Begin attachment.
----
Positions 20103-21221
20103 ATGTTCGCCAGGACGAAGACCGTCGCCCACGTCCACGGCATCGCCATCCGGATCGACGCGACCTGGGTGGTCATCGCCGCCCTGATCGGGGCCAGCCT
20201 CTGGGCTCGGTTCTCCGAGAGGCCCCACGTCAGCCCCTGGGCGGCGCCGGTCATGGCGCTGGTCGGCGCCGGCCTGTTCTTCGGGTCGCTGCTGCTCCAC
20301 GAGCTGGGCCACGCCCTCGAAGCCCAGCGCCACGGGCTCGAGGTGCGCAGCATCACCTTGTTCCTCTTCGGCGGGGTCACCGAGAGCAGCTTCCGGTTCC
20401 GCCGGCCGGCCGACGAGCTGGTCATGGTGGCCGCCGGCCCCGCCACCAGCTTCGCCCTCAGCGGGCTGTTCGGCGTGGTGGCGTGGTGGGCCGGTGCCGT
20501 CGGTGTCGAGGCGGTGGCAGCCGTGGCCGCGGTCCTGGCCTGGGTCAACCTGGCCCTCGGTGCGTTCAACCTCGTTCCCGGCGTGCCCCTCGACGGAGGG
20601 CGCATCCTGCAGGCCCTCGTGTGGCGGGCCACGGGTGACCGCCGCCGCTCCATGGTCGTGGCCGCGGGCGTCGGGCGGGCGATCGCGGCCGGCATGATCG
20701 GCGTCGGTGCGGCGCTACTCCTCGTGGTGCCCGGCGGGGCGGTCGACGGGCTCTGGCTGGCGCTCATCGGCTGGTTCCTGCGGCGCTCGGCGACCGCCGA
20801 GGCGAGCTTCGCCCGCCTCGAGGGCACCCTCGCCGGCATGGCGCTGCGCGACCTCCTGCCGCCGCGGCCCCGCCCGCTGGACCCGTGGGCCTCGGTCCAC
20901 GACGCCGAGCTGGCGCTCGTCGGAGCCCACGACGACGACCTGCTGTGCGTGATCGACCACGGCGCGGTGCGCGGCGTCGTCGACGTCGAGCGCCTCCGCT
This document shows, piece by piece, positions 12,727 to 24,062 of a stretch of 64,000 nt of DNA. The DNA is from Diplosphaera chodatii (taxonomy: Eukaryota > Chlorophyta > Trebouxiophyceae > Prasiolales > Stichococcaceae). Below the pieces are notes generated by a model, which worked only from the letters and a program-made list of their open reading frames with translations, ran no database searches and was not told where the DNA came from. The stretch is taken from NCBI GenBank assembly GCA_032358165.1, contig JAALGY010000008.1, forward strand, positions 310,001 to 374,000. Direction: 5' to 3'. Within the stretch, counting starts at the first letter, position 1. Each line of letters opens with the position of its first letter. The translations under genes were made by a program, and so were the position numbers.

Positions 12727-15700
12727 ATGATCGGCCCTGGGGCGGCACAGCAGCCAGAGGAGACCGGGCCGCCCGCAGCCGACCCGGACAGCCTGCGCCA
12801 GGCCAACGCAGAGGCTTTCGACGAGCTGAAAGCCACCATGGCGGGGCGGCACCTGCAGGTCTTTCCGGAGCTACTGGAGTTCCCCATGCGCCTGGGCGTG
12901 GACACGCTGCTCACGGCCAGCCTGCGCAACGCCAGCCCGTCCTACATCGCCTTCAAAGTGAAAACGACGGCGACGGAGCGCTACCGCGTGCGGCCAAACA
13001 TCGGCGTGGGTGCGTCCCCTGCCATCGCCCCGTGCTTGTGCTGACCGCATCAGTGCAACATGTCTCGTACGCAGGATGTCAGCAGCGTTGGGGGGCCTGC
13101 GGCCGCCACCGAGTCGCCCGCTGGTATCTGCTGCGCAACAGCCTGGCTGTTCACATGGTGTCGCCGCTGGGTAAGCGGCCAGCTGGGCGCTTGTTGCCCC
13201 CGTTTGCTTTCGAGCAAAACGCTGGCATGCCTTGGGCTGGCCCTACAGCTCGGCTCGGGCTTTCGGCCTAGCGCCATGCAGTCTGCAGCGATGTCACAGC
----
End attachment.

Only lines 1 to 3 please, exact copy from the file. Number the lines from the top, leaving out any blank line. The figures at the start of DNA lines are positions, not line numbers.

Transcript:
Positions 20103-21221
20103 ATGTTCGCCAGGACGAAGACCGTCGCCCACGTCCACGGCATCGCCATCCGGATCGACGCGACCTGGGTGGTCATCGCCGCCCTGATCGGGGCCAGCCT
20201 CTGGGCTCGGTTCTCCGAGAGGCCCCACGTCAGCCCCTGGGCGGCGCCGGTCATGGCGCTGGTCGGCGCCGGCCTGTTCTTCGGGTCGCTGCTGCTCCAC